Health passports were developed to help patients better communicate their needs with medical staff by allowing people to record details about their disability or health condition. They are sometimes known as a communication passport, healthcare passport or a hospital passport and can be digital or on paper.
Autism health passports were specifically designed with the aim of achieving more equitable access to healthcare for autistic people. But how effectively do they achieve this?
Around 3% of the population is estimated to be autistic and autistic people experience the world differently. We have sensory, social and communication differences. We also often have co-occurring conditions such as hypermobility, epilepsy and ADHD.
The Equality Act of 2010 states that government services – including healthcare – have a duty to provide “reasonable adjustments” for autistic people. This means organisations must make changes to how they provide their services to remove any social or environmental barriers.
Despite this, health services are often less accessible for autistic people. This is because such environments can include bright lights and lots of background noise which may cause physical pain and brain fog. Also, health professionals don’t always understand enough about autism to know how to communicate effectively with autistic patients.
This can lead to negative experiences and even early death for autistic people. Autistic people have reported concerns about being misunderstood or facing discrimination when they ask for medical support.
Autism health passports were introduced to overcome such challenges. For example, the “my health passport” was developed in the UK in 2014 by Baroness Angela Browning in collaboration with the National Autistic Society. There are other autism health passports from different organisations too.
Health passports have been endorsed by the UK government, which is responsible for health in England. Using a health passport is also recommended as best practice by the National Institute for Health and Care Excellence.
Our review identified all studies from across the globe which focused on autism health passports for people over the age of 16. We identified 13 sources in our review, of mixed quality. Four of which were not empirical and four were based in the UK.
We discovered that almost no information exists about whether autism health passports have achieved their aims. The studies we reviewed included information about the contents of the health passports, such as the person’s name, date of birth and communication needs.
But they did not say how they were supposed to be used in appointments, or include information such as who should fill out the passport, for example. What’s more, most of them did not test if the passports were effective.
For this reason, it is not possible to determine whether autism health passports help autistic people better access healthcare.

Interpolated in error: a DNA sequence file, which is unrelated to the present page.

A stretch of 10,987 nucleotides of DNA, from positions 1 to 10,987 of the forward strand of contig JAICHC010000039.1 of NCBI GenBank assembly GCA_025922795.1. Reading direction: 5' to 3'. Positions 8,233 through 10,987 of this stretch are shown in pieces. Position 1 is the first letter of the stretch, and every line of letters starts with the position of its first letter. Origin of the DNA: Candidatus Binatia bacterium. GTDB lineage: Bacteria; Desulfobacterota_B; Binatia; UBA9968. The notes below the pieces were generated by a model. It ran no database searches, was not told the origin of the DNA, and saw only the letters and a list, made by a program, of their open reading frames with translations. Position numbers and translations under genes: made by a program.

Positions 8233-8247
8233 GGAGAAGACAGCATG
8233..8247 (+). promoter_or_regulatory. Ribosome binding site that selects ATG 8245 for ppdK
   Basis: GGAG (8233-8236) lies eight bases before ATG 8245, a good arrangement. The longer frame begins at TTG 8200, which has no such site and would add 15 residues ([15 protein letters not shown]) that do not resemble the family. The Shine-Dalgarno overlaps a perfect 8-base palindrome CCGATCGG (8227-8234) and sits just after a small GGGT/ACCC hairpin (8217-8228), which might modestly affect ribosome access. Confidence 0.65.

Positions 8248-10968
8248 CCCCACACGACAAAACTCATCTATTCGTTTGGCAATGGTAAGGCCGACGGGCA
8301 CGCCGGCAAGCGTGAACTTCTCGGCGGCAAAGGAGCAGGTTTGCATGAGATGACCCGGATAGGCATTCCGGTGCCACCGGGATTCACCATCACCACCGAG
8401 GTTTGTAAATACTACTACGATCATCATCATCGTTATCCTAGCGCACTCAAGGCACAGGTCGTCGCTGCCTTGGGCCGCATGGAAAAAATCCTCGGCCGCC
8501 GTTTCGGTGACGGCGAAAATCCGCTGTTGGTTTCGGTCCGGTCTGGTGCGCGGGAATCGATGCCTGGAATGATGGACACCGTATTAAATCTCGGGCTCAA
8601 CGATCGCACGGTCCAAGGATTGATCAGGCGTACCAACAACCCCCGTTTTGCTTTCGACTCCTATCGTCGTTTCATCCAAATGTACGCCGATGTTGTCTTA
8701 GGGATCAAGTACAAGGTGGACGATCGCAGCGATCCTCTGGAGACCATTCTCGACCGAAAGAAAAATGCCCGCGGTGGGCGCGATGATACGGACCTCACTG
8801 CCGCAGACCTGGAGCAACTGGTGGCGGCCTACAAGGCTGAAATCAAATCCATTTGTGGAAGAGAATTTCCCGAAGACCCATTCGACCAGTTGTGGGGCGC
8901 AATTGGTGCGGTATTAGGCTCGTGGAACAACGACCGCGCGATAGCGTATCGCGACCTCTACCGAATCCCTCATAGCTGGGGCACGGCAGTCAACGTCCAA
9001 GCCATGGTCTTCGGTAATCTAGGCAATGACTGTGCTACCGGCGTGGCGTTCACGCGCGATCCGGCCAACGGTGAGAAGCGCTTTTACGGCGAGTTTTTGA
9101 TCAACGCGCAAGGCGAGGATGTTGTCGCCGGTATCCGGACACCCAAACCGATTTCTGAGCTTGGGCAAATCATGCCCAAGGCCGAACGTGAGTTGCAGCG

Besides, there are already many societal, environmental and interpersonal barriers which prevent autism health passports from working effectively.
The general understanding of autism in society tends to be outdated, often limited to viewing it as a medical condition. Non-autistic brains are often considered as “the norm” while other types of brains can be viewed negatively by the general population.
Viewing autism as a medical condition can stigmatise autistic people and impacts how many non-autistic people – including health professionals – engage with autistic people.
Many autistic people prefer the social model of disability instead. This states that society creates disability through a range of barriers that could be, but are not, removed. Autism is also an important part of some autistic people’s identity.
Staff who have not received autism training may be unaware of the adaptations needed to make healthcare more accessible. They may also not be aware of the co-occurring conditions that are often present alongside autism.
And due to staff and resource shortages, even with good knowledge of autism, health professionals may not have time to read additional materials such as an autism health passport.
How to make positive changes
Environmental changes are needed to provide better care for autistic people, because hospitals can be fast-paced and overwhelming places. Patients may have to move between areas of a large, often confusing, building and work with a number of different professionals, with varying levels of neurodiversity-affirming training.
This situation could be improved by using quiet spaces and assigning appropriately trained key workers to autistic patients. We do not think that “bolt on” tools like autism health passports are enough to create meaningful change in otherwise inaccessible health services.
A service redesign is necessary to meet autistic needs. Whether or not a tool such as a health passport can positively influence an autistic person’s experiences of healthcare is dependent on making wider changes to services.
Such initiatives should also be co-designed with autistic people to give them the greatest chance of being effective. By improving services in this way, they could meet the needs of other marginalised groups too.
Rebecca Ellis received Health and Care Research Wales funding for their PhD.
Aimee Grant receives funding from the Wellcome Trust, the Medical Research Council and the Research Wales Innovation Fund (part of HEFCW).